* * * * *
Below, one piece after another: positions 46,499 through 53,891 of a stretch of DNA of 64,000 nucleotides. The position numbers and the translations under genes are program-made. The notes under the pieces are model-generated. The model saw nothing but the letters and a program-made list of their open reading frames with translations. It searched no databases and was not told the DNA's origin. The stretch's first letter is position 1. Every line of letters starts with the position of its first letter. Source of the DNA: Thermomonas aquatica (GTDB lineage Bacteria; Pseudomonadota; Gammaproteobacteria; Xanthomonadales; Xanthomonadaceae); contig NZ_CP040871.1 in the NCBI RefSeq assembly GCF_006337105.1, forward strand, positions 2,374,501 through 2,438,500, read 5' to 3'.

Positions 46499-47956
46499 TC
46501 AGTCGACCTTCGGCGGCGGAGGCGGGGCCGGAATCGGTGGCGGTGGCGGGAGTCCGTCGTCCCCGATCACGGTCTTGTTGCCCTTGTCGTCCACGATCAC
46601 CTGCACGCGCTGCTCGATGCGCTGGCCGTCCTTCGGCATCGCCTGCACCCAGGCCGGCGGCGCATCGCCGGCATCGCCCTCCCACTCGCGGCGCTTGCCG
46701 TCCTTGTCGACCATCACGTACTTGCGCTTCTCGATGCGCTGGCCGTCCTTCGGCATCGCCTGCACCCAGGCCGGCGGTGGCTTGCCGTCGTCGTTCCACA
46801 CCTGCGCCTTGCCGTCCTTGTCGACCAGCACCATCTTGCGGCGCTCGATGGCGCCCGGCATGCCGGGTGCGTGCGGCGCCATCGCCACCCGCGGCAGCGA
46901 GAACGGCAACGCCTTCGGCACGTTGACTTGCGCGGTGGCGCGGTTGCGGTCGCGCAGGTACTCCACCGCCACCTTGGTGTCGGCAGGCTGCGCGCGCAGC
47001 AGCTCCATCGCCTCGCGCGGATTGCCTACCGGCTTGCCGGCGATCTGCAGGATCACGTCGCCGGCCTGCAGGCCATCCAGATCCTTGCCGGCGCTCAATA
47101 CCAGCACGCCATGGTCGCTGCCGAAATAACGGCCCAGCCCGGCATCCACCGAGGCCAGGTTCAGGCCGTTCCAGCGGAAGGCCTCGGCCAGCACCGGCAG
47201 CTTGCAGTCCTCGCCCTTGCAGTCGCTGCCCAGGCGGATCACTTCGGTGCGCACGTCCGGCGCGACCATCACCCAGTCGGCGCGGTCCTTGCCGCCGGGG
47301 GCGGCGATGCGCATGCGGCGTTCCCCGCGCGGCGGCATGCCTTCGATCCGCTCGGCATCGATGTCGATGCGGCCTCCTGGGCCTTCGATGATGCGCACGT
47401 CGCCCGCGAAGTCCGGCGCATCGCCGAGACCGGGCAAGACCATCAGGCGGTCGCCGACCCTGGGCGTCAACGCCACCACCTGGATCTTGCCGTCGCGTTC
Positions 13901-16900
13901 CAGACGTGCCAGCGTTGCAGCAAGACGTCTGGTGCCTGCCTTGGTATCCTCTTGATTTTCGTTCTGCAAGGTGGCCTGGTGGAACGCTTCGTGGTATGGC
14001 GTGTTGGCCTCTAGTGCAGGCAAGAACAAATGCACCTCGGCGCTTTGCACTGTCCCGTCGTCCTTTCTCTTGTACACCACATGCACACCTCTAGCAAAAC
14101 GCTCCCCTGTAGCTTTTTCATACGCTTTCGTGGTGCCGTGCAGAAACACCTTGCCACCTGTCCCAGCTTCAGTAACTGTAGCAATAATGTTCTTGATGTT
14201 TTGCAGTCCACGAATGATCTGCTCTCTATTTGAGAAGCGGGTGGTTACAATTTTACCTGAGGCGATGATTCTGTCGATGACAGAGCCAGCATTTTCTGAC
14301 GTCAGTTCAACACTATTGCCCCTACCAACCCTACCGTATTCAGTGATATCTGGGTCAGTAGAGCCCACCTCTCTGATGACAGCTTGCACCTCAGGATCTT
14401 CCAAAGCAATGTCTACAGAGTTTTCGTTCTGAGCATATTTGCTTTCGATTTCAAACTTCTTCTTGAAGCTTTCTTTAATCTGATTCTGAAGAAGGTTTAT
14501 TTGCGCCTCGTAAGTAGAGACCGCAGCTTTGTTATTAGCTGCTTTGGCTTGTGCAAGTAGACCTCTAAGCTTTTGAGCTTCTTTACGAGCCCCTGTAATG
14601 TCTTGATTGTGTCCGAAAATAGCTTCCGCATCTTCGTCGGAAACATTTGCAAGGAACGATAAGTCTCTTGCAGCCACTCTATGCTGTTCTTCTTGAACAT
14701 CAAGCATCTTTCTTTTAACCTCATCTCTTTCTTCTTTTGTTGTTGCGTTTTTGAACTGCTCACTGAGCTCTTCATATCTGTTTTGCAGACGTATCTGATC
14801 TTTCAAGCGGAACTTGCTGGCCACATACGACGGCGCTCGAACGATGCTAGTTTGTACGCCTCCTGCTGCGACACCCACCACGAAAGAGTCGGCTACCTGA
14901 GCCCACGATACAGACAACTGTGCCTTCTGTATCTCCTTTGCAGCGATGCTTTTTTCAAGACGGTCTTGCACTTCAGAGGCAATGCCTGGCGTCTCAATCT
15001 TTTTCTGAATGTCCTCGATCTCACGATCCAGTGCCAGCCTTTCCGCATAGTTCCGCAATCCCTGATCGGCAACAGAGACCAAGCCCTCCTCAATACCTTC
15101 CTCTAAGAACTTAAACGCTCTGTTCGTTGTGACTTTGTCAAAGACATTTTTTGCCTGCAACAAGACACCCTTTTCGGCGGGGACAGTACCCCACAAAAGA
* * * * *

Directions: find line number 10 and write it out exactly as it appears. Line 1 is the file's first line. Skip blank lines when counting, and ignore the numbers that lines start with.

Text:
47101 CCAGCACGCCATGGTCGCTGCCGAAATAACGGCCCAGCCCGGCATCCACCGAGGCCAGGTTCAGGCCGTTCCAGCGGAAGGCCTCGGCCAGCACCGGCAG